Bhanumathi and Ramakrishna Review
If the protagonist of last week's Telugu OTT release 'Krishna and his Leela' had a problem of plenty and was always seeking love, this week we have a protagonist who is sort of a loner and finds love when she is least expecting it. Both the films begin with a break up. The central character Bhanumathi (Salony Ruthra) is just out of a long term relationship and one of the reasons that the guy who calls the relationship off cites is her age. Bhanumathi is 30. The guy does list a lot of other reasons as well but what stings her most is that he leaves her for a younger option. We never really witnessed the relationship and so don't care much at this point. So does Bhanumathi or that is what she says or tries to convey to the people around her.
Bhanumathi isn't a protagonist that you would easily back. She is calculative with people, can be mean and probably a bit arrogant too. We don't know how she approached her previous relationship but from what we get to see of her at this point, she is actually seeking a partner who fill tick the boxes in her checklist. Enters Ramakrishna, a guy at the opposite end of the spectrum.Let alone a relationship, he seems like that guy with whom Bhanumathi wouldn't be even willing to hold a conversation. Though we know where the film is heading to, the film keeps surprising us with sweet little moments throughout. Most importantly, it never judges Bhanumathi and lets her experience true love without making her feel bad about her individuality.
The contrasting characterisation of the lead pair isn't there merely on paper and comes out neatly on screen. It takes sometime to warm up to Bhanumathi and Salony Luthra is quite good in a role that isn't instantly likable. Naveen Chandra as the naive Ramakrishna is extremely impressive. An innocent villager from Tenali experiencing a culture change in Hyderabad can be oversold in terms of performance but Naveen plays his part with a certain subtlety. Take that scene where he sees a couple kissing. His reaction is on point. He feels a bit awkward but he also doesn't behave as though he is shocked by something that he believed never existed. This is how the entire movie is treated. Characters stay true to their selves but never pass judgement on others about what is right or wrong.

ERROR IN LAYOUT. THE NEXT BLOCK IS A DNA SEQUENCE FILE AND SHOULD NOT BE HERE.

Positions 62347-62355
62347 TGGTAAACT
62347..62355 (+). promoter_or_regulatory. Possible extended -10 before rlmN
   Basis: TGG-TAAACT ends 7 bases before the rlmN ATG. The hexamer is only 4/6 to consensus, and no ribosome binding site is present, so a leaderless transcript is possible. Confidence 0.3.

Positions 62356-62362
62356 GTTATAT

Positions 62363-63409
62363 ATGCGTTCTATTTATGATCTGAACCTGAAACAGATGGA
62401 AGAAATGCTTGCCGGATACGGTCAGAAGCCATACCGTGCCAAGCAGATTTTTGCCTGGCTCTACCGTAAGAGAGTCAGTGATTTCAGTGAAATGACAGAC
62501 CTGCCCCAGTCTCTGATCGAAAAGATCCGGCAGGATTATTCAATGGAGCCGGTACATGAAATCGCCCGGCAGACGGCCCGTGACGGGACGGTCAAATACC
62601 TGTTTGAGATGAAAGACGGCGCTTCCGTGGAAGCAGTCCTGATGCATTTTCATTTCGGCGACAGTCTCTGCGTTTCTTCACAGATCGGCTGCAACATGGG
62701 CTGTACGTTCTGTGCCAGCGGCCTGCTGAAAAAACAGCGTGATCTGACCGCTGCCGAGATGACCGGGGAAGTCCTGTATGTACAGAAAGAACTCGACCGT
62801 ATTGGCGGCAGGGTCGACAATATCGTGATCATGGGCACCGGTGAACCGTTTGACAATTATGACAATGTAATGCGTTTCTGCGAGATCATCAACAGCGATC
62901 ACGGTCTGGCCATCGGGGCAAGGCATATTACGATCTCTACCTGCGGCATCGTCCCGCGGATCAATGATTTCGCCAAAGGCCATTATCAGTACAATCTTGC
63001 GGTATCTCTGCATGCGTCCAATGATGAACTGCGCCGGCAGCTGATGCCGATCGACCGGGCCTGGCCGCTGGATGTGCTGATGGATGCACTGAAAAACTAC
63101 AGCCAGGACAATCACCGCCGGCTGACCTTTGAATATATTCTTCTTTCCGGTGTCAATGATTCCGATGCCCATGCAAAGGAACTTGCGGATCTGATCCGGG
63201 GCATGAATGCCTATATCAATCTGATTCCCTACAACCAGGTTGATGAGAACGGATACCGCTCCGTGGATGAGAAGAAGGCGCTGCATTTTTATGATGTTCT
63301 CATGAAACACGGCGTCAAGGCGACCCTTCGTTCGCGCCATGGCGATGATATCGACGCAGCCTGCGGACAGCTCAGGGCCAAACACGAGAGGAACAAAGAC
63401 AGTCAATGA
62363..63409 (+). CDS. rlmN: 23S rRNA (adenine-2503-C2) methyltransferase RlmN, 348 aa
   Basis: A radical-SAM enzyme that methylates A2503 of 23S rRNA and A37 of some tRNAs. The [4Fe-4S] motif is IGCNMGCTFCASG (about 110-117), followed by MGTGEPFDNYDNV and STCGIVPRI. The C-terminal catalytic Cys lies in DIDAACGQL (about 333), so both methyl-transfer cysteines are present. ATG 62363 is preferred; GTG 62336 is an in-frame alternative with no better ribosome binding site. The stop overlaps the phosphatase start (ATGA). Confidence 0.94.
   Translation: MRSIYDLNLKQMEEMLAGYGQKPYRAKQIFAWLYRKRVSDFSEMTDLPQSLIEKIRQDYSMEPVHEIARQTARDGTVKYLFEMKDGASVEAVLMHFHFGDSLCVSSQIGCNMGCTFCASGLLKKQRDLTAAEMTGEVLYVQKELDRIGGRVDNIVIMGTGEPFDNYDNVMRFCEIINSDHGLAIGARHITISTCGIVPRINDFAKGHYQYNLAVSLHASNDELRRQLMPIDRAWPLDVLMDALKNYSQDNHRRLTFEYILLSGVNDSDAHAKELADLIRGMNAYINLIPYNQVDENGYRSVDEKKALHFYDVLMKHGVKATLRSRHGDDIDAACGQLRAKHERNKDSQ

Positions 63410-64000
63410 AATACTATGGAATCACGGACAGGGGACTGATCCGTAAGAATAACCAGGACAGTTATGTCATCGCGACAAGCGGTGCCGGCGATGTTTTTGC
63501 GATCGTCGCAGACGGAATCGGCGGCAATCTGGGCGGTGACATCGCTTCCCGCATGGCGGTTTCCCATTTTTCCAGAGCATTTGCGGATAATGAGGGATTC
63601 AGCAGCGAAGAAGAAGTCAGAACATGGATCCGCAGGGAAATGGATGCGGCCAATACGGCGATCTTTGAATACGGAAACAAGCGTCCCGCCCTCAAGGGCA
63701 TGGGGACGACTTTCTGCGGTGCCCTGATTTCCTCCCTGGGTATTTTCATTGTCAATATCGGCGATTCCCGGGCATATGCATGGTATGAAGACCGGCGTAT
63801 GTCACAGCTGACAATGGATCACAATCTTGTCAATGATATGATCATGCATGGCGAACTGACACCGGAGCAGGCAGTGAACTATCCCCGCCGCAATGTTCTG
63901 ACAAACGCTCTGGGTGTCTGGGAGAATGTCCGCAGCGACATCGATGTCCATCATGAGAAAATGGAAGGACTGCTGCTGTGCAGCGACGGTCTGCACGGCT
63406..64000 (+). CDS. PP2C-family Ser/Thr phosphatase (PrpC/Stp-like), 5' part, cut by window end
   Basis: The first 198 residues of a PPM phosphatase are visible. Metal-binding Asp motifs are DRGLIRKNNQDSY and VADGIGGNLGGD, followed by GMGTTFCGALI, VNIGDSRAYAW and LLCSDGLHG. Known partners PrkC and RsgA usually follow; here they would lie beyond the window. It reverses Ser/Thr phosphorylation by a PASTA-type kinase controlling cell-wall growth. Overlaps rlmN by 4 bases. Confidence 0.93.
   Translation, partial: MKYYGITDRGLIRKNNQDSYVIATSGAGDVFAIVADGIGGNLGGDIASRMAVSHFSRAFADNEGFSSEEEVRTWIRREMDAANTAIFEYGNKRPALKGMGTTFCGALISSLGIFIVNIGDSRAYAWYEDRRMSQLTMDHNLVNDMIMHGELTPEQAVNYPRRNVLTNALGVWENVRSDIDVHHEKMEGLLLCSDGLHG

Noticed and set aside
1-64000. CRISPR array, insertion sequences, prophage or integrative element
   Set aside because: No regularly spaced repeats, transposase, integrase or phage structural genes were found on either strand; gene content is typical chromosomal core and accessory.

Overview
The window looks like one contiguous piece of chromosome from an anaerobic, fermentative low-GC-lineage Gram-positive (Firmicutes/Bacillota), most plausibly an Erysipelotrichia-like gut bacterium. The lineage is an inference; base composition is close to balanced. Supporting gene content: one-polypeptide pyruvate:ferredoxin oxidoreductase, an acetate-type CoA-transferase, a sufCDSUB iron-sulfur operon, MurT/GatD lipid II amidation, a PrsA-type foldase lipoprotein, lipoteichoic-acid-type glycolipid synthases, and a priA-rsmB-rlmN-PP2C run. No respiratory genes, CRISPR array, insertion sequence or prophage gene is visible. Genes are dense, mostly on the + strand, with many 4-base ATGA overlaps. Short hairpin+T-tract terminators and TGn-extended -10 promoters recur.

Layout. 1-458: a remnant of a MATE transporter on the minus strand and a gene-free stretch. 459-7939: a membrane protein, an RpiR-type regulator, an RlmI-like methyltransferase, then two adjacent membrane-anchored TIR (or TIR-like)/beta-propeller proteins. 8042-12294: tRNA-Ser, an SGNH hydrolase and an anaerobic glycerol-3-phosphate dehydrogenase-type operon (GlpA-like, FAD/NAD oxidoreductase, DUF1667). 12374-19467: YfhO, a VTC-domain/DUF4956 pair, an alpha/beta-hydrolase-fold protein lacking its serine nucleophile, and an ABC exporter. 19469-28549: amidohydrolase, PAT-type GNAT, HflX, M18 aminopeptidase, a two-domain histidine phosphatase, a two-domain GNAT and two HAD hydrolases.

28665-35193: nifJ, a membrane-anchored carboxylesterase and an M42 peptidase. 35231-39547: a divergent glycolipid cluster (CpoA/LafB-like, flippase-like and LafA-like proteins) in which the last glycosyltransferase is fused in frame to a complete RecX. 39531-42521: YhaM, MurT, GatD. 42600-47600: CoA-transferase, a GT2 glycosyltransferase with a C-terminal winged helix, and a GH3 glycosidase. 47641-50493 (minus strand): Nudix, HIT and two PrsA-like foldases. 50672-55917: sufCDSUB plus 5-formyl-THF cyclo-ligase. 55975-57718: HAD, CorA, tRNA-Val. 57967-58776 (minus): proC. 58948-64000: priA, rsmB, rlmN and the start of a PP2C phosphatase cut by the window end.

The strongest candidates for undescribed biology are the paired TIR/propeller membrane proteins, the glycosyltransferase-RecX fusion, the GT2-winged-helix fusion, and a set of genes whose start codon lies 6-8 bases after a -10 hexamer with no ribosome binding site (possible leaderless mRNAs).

The subtlety throughout is refreshing. Amidst an emotional moment inside a car, Bhanumathi catches Ramakrishna lowering his eyes and having a peek at her. She isn't disgusted but maybe feels that it was inappropriate. He too isn't probably guilty but feels awkward to face her for a few days and then finally she does break the ice. Debutant director Srikanth Nagothi delights with such tender moments and the absence of any loudness in the treatment. (To be honest, that moment inside the car can easily be missed and with the luxury of OTT, I went back and had to confirm as to what actually transpired within those few seconds). That is why few other scenes felt out of place and a little cinematic. Ramakrishna using Bhanumathi's laptop and sending a mail from her id in the pretext of helping her felt far fetched given the fact that he just learns about her past. It is not implausible but this entire stretch felt a bit forced and rushed to create an immediate conflict and then find a closure in the ensuing climax of the film.
Bhanumathi and Ramakrishna doesn't try too hard and that is its strength. What we get is a simple, sweet and uncomplicated take on love!